The Byrds, ‘Eight Miles High’ (1966). Borne aloft to London Airport, Californian boys reach the Beatles’ London with a pang of cultural and psychedelic dislocation: the swinging city they heard so much about is rainy-grey and fundamentally foreign.
The Pretty Things, ’13 Chester Street’ (1965). Shuddering Brit-blues from the shaggy band who somehow blagged a pad in Belgravia, a short, agreeable stroll from Buckingham Palace. Pic: Photoshot
Lily Allen, ‘LDN’ (2006). From old Londinium to text-message LDN the city presents its contradictory faces. Lily is caught between a sunny calypso mood and darker visions of pimps, crack whores and cut-throats. Hogarth, Blake and Dickens would all have empathised.
Kate Bush, ‘Moments of Pleasure’ (1993). Dreamy recollections of nights passed in Abbey Road. Given the time musicians spend in studios it’s surprising how few songs ever mention them. Pic: PA Photos
Pretenders, ‘Talk Of The Town’ (1980). The single’s artwork showed the West End club, formerly a grand Edwardian music hall, at the peak of its neon glory.
Pet Shop Boys, ‘West End Girls’ (1985). Tennant and Lowe return obsessively to themes of London, usually from a slightly detached viewpoint (‘Sexy Northerner’, ‘King’s Cross’). This was the first and most famous example.
Saint Etienne, ‘London Belongs To Me’ (1991). From under a willow tree at Regent’s Park, from Camden Tube via Parkway, it’s a shimmering recollection of one romantic day when peace reclaimed the heart. Pic: PA Photos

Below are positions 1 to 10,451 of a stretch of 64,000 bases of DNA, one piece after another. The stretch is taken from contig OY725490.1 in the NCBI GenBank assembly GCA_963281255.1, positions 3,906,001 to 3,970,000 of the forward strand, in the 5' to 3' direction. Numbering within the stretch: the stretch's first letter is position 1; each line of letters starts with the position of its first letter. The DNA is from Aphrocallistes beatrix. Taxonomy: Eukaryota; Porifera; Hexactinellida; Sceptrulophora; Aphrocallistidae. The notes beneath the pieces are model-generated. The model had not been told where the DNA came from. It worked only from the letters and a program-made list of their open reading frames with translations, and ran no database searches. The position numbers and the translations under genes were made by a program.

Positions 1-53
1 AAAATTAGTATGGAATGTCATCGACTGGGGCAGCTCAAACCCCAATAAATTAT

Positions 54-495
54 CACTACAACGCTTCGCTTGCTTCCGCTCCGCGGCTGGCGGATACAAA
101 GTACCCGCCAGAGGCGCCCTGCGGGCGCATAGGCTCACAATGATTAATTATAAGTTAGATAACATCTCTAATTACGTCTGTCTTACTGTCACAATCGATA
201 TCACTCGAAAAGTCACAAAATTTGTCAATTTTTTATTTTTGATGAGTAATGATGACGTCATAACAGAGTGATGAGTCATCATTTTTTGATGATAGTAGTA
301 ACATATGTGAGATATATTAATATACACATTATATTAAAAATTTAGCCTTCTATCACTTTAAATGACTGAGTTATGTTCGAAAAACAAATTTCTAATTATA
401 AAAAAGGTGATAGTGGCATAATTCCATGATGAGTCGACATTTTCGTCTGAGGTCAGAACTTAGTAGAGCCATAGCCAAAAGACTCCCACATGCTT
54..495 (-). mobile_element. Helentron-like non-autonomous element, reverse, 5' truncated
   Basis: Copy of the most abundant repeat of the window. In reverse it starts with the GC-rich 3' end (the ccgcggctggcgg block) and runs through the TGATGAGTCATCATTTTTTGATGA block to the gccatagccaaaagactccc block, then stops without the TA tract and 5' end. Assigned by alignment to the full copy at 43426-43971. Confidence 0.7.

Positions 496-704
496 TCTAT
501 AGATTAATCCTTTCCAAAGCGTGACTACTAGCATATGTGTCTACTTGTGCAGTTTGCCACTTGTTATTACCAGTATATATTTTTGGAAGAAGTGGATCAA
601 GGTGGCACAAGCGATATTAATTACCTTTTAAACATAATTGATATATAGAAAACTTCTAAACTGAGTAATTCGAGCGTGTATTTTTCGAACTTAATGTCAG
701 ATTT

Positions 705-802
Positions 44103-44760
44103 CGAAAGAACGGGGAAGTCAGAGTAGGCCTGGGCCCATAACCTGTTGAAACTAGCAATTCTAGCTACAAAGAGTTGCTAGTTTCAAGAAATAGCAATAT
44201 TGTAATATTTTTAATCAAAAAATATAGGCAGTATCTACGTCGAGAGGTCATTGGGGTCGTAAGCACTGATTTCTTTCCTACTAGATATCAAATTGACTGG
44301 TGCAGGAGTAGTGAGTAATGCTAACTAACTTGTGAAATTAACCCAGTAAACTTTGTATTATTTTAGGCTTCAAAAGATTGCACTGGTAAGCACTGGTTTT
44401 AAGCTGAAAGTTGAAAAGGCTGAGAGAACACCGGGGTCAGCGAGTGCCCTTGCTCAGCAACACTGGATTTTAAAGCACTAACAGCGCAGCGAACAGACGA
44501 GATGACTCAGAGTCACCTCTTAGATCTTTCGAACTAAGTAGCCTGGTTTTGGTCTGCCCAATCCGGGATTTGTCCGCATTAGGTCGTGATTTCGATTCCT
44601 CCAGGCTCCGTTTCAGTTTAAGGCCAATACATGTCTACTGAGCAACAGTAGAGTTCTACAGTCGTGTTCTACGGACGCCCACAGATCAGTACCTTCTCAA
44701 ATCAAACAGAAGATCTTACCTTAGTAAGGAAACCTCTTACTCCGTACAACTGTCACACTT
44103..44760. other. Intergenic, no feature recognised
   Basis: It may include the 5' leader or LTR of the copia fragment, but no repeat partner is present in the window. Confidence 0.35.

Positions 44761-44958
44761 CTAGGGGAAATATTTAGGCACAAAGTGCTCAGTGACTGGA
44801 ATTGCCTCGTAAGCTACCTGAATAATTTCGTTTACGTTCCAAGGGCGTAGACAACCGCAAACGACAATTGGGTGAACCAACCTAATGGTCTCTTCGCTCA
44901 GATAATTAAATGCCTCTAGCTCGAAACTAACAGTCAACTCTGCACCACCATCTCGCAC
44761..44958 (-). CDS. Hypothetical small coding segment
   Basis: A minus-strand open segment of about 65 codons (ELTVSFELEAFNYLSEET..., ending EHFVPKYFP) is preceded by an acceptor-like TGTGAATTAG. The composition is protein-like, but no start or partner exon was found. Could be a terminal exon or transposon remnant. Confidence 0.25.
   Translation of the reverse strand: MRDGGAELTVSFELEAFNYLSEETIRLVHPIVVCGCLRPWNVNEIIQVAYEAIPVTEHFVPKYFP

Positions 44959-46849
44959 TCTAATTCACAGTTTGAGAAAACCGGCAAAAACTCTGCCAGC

Warren Zevon, ‘Werewolves of London’ (1978). A jangling comic-rock delight, classically Yank in its Hollywood version of Soho’s ill-lit alleyways, and a fearsome hirsute character who has lately wrought terror in Mayfair.
Amy Winehouse, ‘Take The Box’ (2003). Wonderful storytelling. Break-up numbers lend themselves to widescreen performances. But it’s the sordid trivia of separation that’s dwelt on here. Pic: Tom Oxley
Wiley, ‘Slippin’ (2007). The boy from Grimesville E3, finds himself stranded in South-West London. Being in the wrong place at the wrong time, he resolves to ‘splurt’. Pic: Tom Martin
The Rolling Stones, ‘Play With Fire’ (1965). The social highs and lows of London, surveyed with level contempt.
Nick Drake, ‘Sunday’ (1970). Forever at odds with London’s unmerciful tumult, Drake may have written this peaceful instrumental in tribute to the one day when life slowed to a tolerable pace.
The Clash, ‘Police On My Back’ (1980). ‘Guns Of Brixton’ and ‘London Calling’ are incandescent. But their version of Eddy Grant’s ‘Police On My Back’ is fiercer yet. Pic: PA Photos
The Who, ‘Real Good-Looking Boy’ (2004). Their hits are pretty familiar but this sad tale of a west London childhood is a late addition to Pete Townshend’s great achievements. Pic: PA Photos
Squeeze, ‘Up The Junction’, (1979). An evergreen contender for the title of all-time London Favourite, though ‘Waterloo Sunset’ still looks unassailable. But then, who needs to choose?
The Damned, ‘New Rose’ (1976). The official first blast of UK punk, reverberating down the ages. Pic: Photoshot. Words in this gallery taken from ‘In The City – A Celebration Of London Music’, by Paul Du Noyer.